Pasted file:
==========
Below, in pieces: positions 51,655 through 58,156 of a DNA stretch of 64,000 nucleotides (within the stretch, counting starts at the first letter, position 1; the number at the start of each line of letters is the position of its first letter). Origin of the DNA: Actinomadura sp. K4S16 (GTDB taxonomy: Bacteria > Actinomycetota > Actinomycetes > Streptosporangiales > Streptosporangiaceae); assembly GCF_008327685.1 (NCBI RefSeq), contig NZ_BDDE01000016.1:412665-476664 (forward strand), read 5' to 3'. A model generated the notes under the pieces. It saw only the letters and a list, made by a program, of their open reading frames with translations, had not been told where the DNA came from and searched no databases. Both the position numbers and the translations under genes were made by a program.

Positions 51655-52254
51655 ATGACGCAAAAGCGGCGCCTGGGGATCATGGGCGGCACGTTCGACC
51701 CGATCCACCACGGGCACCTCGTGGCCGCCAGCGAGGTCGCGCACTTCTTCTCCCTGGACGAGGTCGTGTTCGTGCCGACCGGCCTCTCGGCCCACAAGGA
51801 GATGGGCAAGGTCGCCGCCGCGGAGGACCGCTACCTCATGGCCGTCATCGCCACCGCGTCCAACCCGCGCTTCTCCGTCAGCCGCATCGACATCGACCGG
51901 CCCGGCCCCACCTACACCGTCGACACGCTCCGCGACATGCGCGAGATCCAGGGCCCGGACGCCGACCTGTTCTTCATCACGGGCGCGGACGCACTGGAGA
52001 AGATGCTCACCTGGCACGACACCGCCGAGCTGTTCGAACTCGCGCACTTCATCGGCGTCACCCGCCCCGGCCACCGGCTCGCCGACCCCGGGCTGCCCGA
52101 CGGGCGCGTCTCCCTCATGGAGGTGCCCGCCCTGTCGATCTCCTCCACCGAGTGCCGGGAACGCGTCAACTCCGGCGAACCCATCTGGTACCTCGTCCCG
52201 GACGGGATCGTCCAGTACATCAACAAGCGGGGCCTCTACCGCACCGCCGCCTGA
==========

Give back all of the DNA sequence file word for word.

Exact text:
Below, in pieces: positions 51,655 through 58,156 of a DNA stretch of 64,000 nucleotides (within the stretch, counting starts at the first letter, position 1; the number at the start of each line of letters is the position of its first letter). Origin of the DNA: Actinomadura sp. K4S16 (GTDB taxonomy: Bacteria > Actinomycetota > Actinomycetes > Streptosporangiales > Streptosporangiaceae); assembly GCF_008327685.1 (NCBI RefSeq), contig NZ_BDDE01000016.1:412665-476664 (forward strand), read 5' to 3'. A model generated the notes under the pieces. It saw only the letters and a list, made by a program, of their open reading frames with translations, had not been told where the DNA came from and searched no databases. Both the position numbers and the translations under genes were made by a program.

Positions 51655-52254
51655 ATGACGCAAAAGCGGCGCCTGGGGATCATGGGCGGCACGTTCGACC
51701 CGATCCACCACGGGCACCTCGTGGCCGCCAGCGAGGTCGCGCACTTCTTCTCCCTGGACGAGGTCGTGTTCGTGCCGACCGGCCTCTCGGCCCACAAGGA
51801 GATGGGCAAGGTCGCCGCCGCGGAGGACCGCTACCTCATGGCCGTCATCGCCACCGCGTCCAACCCGCGCTTCTCCGTCAGCCGCATCGACATCGACCGG
51901 CCCGGCCCCACCTACACCGTCGACACGCTCCGCGACATGCGCGAGATCCAGGGCCCGGACGCCGACCTGTTCTTCATCACGGGCGCGGACGCACTGGAGA
52001 AGATGCTCACCTGGCACGACACCGCCGAGCTGTTCGAACTCGCGCACTTCATCGGCGTCACCCGCCCCGGCCACCGGCTCGCCGACCCCGGGCTGCCCGA
52101 CGGGCGCGTCTCCCTCATGGAGGTGCCCGCCCTGTCGATCTCCTCCACCGAGTGCCGGGAACGCGTCAACTCCGGCGAACCCATCTGGTACCTCGTCCCG
52201 GACGGGATCGTCCAGTACATCAACAAGCGGGGCCTCTACCGCACCGCCGCCTGA